Asteroid impacts on the Moon millions of years ago are consistent with major space rock strikes here on Earth – including the massive impact that wiped out the non-floating dinosaurs.
The discovery reveals that the main influences during prehistoric times on Earth were not isolated events. Instead, these asteroid strikes were accompanied by a series of smaller strikes here and on the moonMore than 9,000 craters left by the impacts of space rocks are scattered on its surface.
The research can help astronomers better understand the dynamics of the subconscious Solar System It helps calculate the probability of our planet being hit by potentially massive space rocks in the future.
Related: The search for an asteroid collision on the Moon is getting hotter with new observatory
Scientists from the Space Science and Technology Center (SSTC) at Curtin University in Australia obtained the results by studying microscopic glass beads inside lunar soil samples returned to Earth. a land by china Chang’e-5 Moon mission in 2020.
These tiny glass beads were created from the intense heat and pressure of meteor strikes. This means that researchers can reconstruct a timeline of the lunar bombardment by evaluating the ages of these beads.
While doing this, the SSTC team found that both timing and frequency asteroid The impacts on the Moon were mirrored by space rock strikes on Earth, which means the timeline the team built could also provide insight into our planet’s evolution.
“We combined a wide range of microscopic analytical techniques, numerical modeling and geological surveys to determine how and when these microscopic glass beads formed from the Moon,” study senior author Alexander Nemchin, professor at SSTC, said in a statement.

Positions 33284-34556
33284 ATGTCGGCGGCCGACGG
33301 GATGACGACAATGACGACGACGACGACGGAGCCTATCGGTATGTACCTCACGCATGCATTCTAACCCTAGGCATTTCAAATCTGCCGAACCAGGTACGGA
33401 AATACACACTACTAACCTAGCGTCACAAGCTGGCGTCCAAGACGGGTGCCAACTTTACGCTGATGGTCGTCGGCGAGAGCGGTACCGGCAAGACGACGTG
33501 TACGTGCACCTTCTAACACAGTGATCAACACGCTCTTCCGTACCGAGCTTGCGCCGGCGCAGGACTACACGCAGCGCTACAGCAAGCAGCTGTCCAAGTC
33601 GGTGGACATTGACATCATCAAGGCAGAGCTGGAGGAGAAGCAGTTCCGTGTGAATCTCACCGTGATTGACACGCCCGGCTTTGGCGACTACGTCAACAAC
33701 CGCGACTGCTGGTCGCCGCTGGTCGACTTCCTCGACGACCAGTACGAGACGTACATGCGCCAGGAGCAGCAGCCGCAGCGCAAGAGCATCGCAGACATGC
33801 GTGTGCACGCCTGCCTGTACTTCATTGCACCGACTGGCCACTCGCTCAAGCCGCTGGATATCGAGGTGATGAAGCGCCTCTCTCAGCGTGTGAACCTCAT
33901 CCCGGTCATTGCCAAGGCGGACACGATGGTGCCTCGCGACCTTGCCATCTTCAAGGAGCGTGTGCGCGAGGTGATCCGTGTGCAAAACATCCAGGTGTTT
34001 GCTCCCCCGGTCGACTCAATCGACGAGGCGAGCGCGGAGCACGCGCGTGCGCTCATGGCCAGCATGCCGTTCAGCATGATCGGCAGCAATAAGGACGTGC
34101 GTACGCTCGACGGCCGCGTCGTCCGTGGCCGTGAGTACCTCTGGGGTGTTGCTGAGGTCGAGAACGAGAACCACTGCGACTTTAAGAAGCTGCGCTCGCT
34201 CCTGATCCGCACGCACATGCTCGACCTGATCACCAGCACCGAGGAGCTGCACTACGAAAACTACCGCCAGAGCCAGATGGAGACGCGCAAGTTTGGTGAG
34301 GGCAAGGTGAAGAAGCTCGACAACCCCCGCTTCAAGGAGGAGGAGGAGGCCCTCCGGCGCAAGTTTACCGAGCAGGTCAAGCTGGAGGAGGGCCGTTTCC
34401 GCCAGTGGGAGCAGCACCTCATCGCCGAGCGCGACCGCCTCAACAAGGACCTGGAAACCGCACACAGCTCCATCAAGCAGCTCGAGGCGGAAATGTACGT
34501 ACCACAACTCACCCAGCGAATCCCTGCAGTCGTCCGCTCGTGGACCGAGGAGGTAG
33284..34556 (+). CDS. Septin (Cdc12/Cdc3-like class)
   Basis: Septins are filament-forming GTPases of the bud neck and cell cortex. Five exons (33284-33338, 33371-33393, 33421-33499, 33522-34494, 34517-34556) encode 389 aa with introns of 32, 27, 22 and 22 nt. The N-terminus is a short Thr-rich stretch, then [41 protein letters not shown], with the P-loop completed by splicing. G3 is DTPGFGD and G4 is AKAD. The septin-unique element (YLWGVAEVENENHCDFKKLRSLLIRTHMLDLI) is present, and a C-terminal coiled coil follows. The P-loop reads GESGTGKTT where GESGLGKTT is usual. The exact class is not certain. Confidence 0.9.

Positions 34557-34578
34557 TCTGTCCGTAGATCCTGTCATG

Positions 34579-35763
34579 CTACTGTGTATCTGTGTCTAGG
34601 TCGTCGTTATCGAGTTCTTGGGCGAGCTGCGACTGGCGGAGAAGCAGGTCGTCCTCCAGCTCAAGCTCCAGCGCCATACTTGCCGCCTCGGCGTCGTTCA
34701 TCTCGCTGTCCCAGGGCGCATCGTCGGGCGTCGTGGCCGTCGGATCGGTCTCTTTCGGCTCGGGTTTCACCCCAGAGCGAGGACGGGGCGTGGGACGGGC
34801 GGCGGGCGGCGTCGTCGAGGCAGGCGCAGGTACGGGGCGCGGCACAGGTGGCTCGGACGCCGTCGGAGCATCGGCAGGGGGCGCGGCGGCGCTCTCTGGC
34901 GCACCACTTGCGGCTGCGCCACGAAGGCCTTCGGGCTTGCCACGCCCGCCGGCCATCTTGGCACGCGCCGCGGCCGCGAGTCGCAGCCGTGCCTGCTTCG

The ages of some lunar glass beads indicate that they were created about 66 million years ago, around the time of Asteroid Kill DinosaursThe Chicxulub Impact, known as the Chicxulub Impact, hit land in what is now the Gulf of Mexico, near Mexico’s Yucatan Peninsula.
The impact led to what is known as the Cretaceous and Paleogene extinction event, which eventually killed three-quarters of life on Earth, including non-floating dinosaurs.
The 6.2-mile-wide (10 kilometer) Chicxulub impactor hit Earth at 12 miles per second (19.3 kilometers per second), or 43,200 miles per hour (69,524 kilometers per hour), leaving an impact crater 93 miles (150 kilometers) wide and 12 miles (19 kilometers) deep. Aside from the shock waves from the initial impact, the asteroid impact caused a series of indirect effects of life, including Throwing thick clouds of dust that obscured the sun.
The new research from SSTC joins other work indicating that these monster dinosaur-killing space rocks may have been joined by other smaller asteroids that also hit Earth and this can be revealed by studying the moon’s history of asteroid impacts.
“The study also found that large impact events on Earth, such as the Chicxulub crater 66 million years ago, can be accompanied by a number of smaller impacts,” Nimchin said. “If true, it suggests that the age and frequency distributions of impacts on the Moon may provide valuable information about impacts on Earth or the inner solar system.”
The team now aims to compare data collected from Chang’e-5 lunar soil samples with other soil samples from the Moon and with the ages of craters across the lunar surface. This analysis can reveal other impact events across the Moon, and thus help reveal signs of asteroid impacts here on Earth that may have affected life.
The research was published on Wednesday (September 28) in the journal science progress.
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